Up until this year, the only Neil Gaiman book I had ever read was Coraline (featured in an earlier post). While I loved it, and highly recommend that creepy little story, I felt no inclination to read his other books. Over time, though, my interest was piqued as I started hearing nothing but high praise about his body of work from several different people. I eventually decided to do a bit of research and see if he had written any other stories I might want to get my grubby little hands on.
I looked over his Wikipedia page, as you do when you’re not quite sure what reading path to take with an author you’re only vaguely familiar with, and I came across The Graveyard Book. That title alone was enough to fan the flames of my curiosity; I adore cemeteries and all things morbid.
The Graveyard Book was a wonderful reading experience. Short and sweet, like a late afternoon cone of Sweet Cream ice cream from Marble Slab after a long day at work, The Graveyard Book was a delightful adventure set in a graveyard, with personable ghosts, a boisterous witch, the appropriate number of Jacks, and a boy who is but isn’t really there. Here’s one of the (many) parts that I loved:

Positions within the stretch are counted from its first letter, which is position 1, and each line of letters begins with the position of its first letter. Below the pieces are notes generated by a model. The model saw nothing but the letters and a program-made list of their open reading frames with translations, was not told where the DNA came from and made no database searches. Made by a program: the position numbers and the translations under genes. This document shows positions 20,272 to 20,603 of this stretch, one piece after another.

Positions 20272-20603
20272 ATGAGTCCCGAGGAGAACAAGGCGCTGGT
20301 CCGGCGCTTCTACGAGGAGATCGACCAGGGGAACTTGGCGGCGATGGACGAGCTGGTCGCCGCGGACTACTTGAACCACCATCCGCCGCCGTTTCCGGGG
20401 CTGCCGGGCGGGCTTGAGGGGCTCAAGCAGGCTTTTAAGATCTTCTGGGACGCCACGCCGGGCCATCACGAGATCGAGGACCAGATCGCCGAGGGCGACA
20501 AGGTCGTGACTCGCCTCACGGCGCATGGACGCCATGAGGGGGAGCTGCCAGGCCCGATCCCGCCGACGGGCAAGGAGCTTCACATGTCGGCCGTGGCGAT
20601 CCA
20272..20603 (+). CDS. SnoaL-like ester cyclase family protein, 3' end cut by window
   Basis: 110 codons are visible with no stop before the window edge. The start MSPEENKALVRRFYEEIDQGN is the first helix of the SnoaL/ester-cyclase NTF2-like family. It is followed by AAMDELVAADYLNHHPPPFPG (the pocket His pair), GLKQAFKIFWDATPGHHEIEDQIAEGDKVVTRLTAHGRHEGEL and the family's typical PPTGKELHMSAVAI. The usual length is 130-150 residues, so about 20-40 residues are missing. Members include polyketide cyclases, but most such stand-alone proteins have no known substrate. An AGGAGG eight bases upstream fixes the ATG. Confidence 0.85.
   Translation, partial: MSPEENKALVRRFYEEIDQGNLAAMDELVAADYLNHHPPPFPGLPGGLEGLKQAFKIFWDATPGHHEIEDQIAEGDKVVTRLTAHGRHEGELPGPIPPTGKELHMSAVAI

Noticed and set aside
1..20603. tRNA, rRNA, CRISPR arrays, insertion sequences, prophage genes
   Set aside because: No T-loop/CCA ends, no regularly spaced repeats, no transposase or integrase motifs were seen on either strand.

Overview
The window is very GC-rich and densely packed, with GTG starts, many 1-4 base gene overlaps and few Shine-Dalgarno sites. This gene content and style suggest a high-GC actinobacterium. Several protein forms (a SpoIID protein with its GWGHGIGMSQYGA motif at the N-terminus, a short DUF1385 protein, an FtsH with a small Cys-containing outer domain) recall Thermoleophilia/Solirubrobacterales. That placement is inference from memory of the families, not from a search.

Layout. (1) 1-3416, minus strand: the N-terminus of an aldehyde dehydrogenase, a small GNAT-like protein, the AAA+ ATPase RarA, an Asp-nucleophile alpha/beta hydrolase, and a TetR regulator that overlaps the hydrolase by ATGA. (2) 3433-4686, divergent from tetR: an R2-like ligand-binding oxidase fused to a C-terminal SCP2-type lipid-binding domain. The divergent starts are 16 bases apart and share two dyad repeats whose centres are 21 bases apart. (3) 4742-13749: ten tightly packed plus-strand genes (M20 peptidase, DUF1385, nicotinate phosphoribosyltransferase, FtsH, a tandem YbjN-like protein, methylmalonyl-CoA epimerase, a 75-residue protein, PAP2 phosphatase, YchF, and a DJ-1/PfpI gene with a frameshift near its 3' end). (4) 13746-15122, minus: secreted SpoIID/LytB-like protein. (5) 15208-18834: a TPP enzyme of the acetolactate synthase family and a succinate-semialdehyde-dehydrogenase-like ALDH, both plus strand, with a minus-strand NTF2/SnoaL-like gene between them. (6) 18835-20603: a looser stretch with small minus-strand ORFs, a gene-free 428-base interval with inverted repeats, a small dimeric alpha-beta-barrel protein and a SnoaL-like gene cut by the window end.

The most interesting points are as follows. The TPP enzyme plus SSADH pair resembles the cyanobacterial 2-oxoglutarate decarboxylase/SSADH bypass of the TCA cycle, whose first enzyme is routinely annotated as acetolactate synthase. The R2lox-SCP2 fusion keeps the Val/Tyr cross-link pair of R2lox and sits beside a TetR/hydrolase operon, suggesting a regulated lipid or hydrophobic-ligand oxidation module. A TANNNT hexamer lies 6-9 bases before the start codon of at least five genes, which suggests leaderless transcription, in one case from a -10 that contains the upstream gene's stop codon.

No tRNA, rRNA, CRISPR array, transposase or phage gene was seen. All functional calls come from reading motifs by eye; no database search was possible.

“You might think – and if you did, you would be right – that Mr. Owens should not have taken on so at seeing a ghost, given that Mr. and Mrs. Owens were themselves dead and had been for a few hundred years now, and given that the entirety of their social life, or very nearly, was spent with those who were also dead. But there was a difference between the folk of the graveyard and this: a raw, flickering, startling shape the grey colour of television static, all panic and naked emotion which flooded the Owenses as if it was their own. Three figures, two large, one smaller, but only one of them was in focus, was more than an outline or a shimmer. And the figure said, My baby! He is trying to hurt my baby!“
(Excerpt: The Graveyard Book, by Neil Gaiman, who I’m enjoying more and more with each book of his that I read.)